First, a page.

Originally, nurse practitioners were expected to act as an extension of physicians and worked primarily to improve the health of children. Today, the role has become much broader (3) than it once was, and nurse practitioners often focus on various specialties.

Nurse practitioners bring together medical knowledge with the values and skills of nursing. They provide high-quality care in rural, urban and suburban communities, in many types of settings including clinics, hospitals, emergency rooms, urgent care sites, private physician or nurse practitioner practices, nursing homes, schools, colleges, and public health departments.

nurse showing a patient a chart

Nurse practitioners combine medical knowledge with the values and skills of nursing.

The exact responsibilities of a nurse practitioner depend on that person’s specialization as well as the state in which they practice. In general, nurse practitioners collaborate with health care professionals and other individuals to provide a full range of primary, acute, and specialty health care services, including:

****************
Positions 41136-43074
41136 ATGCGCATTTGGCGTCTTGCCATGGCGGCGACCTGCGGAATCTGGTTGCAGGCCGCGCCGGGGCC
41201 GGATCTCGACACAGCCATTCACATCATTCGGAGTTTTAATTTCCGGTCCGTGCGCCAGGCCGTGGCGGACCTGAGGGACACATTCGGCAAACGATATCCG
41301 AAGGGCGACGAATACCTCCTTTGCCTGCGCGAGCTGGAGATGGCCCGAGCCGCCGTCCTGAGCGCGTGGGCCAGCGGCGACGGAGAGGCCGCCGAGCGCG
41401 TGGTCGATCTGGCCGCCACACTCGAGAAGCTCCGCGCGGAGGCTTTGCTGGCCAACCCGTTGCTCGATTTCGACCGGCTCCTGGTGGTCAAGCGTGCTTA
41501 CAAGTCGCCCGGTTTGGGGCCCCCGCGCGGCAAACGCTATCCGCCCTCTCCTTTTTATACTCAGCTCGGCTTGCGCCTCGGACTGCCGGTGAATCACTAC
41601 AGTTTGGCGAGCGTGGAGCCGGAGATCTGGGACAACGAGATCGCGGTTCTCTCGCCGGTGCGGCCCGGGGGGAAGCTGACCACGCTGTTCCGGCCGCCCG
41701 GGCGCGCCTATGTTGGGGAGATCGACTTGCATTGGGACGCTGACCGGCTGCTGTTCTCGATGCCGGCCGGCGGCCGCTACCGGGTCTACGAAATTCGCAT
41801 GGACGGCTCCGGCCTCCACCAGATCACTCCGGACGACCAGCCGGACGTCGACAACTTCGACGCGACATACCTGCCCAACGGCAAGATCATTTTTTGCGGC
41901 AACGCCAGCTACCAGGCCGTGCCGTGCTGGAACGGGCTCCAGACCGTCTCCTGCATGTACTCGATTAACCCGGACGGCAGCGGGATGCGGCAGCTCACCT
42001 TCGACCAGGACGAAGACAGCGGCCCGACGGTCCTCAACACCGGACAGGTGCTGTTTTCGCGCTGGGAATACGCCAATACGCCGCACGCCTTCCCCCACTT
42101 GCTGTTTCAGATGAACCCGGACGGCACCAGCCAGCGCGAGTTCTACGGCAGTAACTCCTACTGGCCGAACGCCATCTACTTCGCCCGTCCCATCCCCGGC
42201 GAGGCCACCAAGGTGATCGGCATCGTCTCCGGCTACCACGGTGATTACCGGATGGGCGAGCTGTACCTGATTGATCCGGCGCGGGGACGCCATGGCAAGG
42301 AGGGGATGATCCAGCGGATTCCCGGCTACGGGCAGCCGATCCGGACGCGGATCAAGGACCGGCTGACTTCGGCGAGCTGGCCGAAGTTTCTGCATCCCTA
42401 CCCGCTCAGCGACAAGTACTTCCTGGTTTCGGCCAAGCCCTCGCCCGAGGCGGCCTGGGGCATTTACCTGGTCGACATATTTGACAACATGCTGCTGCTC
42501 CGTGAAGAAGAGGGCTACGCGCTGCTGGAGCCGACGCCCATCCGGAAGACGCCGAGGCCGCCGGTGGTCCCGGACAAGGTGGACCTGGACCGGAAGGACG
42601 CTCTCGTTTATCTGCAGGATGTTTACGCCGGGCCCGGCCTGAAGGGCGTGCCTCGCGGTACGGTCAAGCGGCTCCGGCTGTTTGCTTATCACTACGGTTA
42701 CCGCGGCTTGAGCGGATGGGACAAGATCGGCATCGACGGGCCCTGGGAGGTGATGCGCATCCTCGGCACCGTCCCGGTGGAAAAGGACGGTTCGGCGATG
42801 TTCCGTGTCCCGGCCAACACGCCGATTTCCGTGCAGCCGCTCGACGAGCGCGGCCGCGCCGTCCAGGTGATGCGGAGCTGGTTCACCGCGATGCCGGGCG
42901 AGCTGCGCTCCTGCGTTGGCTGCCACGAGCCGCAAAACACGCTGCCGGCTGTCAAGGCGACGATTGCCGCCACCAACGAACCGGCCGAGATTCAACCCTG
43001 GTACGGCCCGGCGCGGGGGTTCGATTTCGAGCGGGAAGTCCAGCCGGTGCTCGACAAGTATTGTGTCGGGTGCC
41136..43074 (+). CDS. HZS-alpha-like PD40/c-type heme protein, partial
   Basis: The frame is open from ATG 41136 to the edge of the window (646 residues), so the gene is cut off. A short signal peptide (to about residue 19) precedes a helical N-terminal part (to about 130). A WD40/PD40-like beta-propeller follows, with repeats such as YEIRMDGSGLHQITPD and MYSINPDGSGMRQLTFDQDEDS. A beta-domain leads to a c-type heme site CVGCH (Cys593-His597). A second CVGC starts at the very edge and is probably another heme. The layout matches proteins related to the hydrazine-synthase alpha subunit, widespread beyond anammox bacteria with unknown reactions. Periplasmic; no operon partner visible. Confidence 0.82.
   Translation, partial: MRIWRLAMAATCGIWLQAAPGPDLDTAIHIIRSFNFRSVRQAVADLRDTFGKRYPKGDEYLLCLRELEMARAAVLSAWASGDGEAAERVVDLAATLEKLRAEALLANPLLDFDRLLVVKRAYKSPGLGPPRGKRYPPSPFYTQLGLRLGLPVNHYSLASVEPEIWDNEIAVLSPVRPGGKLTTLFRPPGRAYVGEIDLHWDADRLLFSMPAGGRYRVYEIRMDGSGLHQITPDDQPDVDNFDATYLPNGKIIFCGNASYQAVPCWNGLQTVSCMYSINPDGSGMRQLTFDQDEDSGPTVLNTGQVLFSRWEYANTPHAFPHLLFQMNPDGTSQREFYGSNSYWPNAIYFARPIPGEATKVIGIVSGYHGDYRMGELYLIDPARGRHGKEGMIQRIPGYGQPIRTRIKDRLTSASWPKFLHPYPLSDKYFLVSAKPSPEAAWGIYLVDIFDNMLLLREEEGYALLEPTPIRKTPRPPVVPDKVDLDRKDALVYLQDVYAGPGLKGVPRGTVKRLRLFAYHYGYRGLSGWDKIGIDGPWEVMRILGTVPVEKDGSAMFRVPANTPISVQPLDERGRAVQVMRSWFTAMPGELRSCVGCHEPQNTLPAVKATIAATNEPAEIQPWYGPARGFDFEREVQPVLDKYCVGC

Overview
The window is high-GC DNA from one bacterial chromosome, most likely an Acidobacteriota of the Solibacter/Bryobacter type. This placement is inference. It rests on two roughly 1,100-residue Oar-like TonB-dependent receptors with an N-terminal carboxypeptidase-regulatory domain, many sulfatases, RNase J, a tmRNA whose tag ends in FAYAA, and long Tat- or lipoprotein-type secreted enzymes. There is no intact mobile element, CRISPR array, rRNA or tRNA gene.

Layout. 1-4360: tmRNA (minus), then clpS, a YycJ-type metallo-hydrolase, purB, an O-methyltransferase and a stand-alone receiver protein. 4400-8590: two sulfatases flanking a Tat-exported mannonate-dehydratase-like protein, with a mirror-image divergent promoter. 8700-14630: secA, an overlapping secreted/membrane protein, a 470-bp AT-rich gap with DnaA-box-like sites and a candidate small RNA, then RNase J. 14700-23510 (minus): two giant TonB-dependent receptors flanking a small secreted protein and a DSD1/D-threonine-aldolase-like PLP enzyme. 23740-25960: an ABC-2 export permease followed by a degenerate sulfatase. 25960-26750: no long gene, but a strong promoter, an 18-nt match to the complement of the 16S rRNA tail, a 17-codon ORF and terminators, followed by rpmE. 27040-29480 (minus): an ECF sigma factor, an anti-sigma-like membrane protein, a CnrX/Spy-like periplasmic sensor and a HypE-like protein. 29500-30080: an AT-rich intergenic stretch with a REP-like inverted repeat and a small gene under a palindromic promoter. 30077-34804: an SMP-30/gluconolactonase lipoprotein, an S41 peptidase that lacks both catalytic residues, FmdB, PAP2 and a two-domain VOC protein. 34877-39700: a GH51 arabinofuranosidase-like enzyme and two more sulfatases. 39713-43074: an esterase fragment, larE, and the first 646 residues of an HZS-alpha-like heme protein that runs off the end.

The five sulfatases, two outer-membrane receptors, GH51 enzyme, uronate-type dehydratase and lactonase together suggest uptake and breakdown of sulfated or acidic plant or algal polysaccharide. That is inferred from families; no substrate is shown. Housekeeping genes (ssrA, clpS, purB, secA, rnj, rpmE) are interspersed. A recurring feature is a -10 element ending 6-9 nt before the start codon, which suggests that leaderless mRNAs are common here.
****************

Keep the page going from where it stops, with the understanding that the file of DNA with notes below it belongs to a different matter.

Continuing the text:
• Ordering, performing and, and interpreting diagnostic tests such as x-rays and bloodwork.
  • Diagnosing and treating acute and chronic conditions such as diabetes, high blood pressure, infections, and injuries.
  • Prescribing medications, supplements, and other treatments.
  • Managing a patient’s’ overall care.
  • Counseling.
  • Educating patients on disease prevention and positive health and lifestyle choices.

What is the role of a nurse practitioner?

A nurse practitioner’s role generally focuses on preventative and holistic care, with personalized treatment for each individual patient. Because nurse practitioners often do their advanced training in a specialized area, they can usually offer some degree of specialized expertise alongside their regular duties. (4)

Specialty areas include:

  • Acute care
  • Adult health
  • Family health
  • Gerontology health
  • Neonatal health
  • Oncology
  • Pediatric/child health
  • Psychiatric/mental health
  • Women’s health

Nurse practitioners may also have sub-specialties in areas including:

  • Allergy & Immunology
  • Cardiovascular
  • Dermatology
  • Emergency
  • Endocrinology
  • Gastroenterology
  • Hematology & Oncology
  • Neurology
  • Occupational Health
  • Orthopedics
  • Pulmonology & Respiratory
  • Sports Medicine
  • Urology